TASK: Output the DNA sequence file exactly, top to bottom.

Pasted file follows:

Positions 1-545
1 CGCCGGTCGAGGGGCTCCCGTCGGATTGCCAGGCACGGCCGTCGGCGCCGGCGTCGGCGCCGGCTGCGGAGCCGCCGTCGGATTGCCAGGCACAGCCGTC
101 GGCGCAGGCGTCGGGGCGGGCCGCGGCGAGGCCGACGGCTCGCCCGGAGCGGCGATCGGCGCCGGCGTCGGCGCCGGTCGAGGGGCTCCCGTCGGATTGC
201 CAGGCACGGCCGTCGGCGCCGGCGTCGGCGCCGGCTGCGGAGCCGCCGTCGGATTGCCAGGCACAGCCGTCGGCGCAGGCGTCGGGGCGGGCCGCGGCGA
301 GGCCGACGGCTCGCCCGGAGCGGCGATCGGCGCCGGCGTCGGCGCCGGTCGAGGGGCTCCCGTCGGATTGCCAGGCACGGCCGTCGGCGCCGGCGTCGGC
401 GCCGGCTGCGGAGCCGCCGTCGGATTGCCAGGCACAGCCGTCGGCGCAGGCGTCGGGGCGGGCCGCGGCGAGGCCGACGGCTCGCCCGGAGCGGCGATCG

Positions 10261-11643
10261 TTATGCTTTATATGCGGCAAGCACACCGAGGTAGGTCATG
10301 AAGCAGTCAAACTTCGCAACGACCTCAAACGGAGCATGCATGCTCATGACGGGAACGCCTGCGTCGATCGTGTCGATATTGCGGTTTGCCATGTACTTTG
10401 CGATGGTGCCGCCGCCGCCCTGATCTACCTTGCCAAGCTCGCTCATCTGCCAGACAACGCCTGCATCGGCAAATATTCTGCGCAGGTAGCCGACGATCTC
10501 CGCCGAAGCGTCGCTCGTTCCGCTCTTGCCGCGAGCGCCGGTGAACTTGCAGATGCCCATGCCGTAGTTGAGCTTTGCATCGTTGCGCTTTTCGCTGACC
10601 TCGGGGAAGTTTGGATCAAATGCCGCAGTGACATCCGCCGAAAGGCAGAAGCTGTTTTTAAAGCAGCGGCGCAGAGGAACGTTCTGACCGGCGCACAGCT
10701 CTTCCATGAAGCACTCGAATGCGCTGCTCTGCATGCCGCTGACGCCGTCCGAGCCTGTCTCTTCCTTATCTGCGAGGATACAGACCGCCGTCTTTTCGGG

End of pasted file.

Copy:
Positions 1-545
1 CGCCGGTCGAGGGGCTCCCGTCGGATTGCCAGGCACGGCCGTCGGCGCCGGCGTCGGCGCCGGCTGCGGAGCCGCCGTCGGATTGCCAGGCACAGCCGTC
101 GGCGCAGGCGTCGGGGCGGGCCGCGGCGAGGCCGACGGCTCGCCCGGAGCGGCGATCGGCGCCGGCGTCGGCGCCGGTCGAGGGGCTCCCGTCGGATTGC
201 CAGGCACGGCCGTCGGCGCCGGCGTCGGCGCCGGCTGCGGAGCCGCCGTCGGATTGCCAGGCACAGCCGTCGGCGCAGGCGTCGGGGCGGGCCGCGGCGA
301 GGCCGACGGCTCGCCCGGAGCGGCGATCGGCGCCGGCGTCGGCGCCGGTCGAGGGGCTCCCGTCGGATTGCCAGGCACGGCCGTCGGCGCCGGCGTCGGC
401 GCCGGCTGCGGAGCCGCCGTCGGATTGCCAGGCACAGCCGTCGGCGCAGGCGTCGGGGCGGGCCGCGGCGAGGCCGACGGCTCGCCCGGAGCGGCGATCG

Positions 10261-11643
10261 TTATGCTTTATATGCGGCAAGCACACCGAGGTAGGTCATG
10301 AAGCAGTCAAACTTCGCAACGACCTCAAACGGAGCATGCATGCTCATGACGGGAACGCCTGCGTCGATCGTGTCGATATTGCGGTTTGCCATGTACTTTG
10401 CGATGGTGCCGCCGCCGCCCTGATCTACCTTGCCAAGCTCGCTCATCTGCCAGACAACGCCTGCATCGGCAAATATTCTGCGCAGGTAGCCGACGATCTC
10501 CGCCGAAGCGTCGCTCGTTCCGCTCTTGCCGCGAGCGCCGGTGAACTTGCAGATGCCCATGCCGTAGTTGAGCTTTGCATCGTTGCGCTTTTCGCTGACC
10601 TCGGGGAAGTTTGGATCAAATGCCGCAGTGACATCCGCCGAAAGGCAGAAGCTGTTTTTAAAGCAGCGGCGCAGAGGAACGTTCTGACCGGCGCACAGCT
10701 CTTCCATGAAGCACTCGAATGCGCTGCTCTGCATGCCGCTGACGCCGTCCGAGCCTGTCTCTTCCTTATCTGCGAGGATACAGACCGCCGTCTTTTCGGG